SAG: Actors likely to snub Golden Globes

January 5, 2008 4:49:06 PM PST
Golden Globe-nominated actors are expected to snub the awards in support of striking Hollywood writers, the actors union said Friday, jeopardizing one of the entertainment industry's signature showcases. NBC, however, said it was sticking by its plans to air the Jan. 13 ceremony, despite the uncertainty about how much - if any - star power the Globes could muster.

"The network plans to move forward with the broadcast at this point," NBC spokeswoman Rebecca Marks said, adding that it has yet to be determined which actors will participate.

Screen Actors Guild President Alan Rosenberg made the announcement after canvassing nominees during the past several weeks.

"There appears to be unanimous agreement that these actors will not cross" the picket lines to present or accept an award, he said in a prepared statement.

The Hollywood Foreign Press Association, which organizes the awards, said it was wrestling with the "unfortunate predicament."

"We are making every effort to work out a solution that will permit the Golden Globes to take place with the creative community present to participate," Jorge Camara, the group's president, said in a statement.

The association hoped to announce a resolution Monday, Camara said.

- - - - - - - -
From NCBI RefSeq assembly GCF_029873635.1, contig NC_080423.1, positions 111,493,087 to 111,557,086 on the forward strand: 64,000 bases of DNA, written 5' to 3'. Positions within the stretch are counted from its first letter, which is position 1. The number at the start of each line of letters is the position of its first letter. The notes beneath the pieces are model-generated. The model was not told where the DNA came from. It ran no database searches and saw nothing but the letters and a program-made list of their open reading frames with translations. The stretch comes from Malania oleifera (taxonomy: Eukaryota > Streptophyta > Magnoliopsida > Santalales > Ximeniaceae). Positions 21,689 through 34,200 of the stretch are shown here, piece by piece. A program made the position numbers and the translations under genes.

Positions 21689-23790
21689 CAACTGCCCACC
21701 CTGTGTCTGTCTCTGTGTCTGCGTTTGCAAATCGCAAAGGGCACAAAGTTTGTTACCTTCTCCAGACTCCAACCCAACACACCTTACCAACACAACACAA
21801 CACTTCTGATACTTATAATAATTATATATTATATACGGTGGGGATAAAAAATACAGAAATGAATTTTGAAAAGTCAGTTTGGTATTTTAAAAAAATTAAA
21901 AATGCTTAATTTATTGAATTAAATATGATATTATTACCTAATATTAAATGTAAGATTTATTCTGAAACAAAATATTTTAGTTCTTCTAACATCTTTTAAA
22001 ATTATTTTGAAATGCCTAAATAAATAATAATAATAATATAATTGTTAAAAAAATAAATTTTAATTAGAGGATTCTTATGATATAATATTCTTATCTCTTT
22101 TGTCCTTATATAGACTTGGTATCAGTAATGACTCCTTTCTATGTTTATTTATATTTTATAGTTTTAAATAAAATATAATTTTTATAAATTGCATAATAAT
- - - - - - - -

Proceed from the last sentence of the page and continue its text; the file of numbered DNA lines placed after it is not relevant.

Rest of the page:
The writers strike, which began Nov. 5, has broad implications for the way Hollywood does business. Whatever deal is struck by writers on payment for shows offered on the Internet could affect talks with actors and directors, whose contracts expire next June.

The Golden Globes show brings in a reported $5 million for the association and millions more in advertising revenue for NBC.

On Friday, a dozen publicity firms representing what they called a majority of Golden Globe-nominated actors, writers and directors, as well as many stars invited to appear as presenters, released a letter sent to NBC Universal Chief Executive Jeff Zucker.

"After much discussion with our clients, we have concluded the vast majority of the talent we represent are not comfortable crossing a picket line," the letter said.

The stars would appear only if NBC and dick clark productions, which produces the show, reaches an interim agreement with the writers guild, the publicists told Zucker.

The Clark company lashed out at the guild in a statement Friday, citing repeated efforts to reach an interim agreement akin to the union deal with another independent company, Worldwide Pants, which produces David Letterman's show.

"We are disappointed that the WGA has refused to bargain with us in good faith. It is apparent that we are being treated differently from similarly situated production companies," the Clark company said.

An e-mail request for guild comment was not immediately answered.

Meanwhile, writers guild President Patric M. Verrone lauded the move by actors and said the "entire awards show season is being put in jeopardy by the intransigence of a few big media corporations."

In his statement, Verrone urged studios to resume talks that broke off Dec. 7.

The Alliance of Motion Picture and Television Producers, which represents the studios in negotiations, did not immediately respond to an e-mail request for comment.

The Writers Guild of America had refused to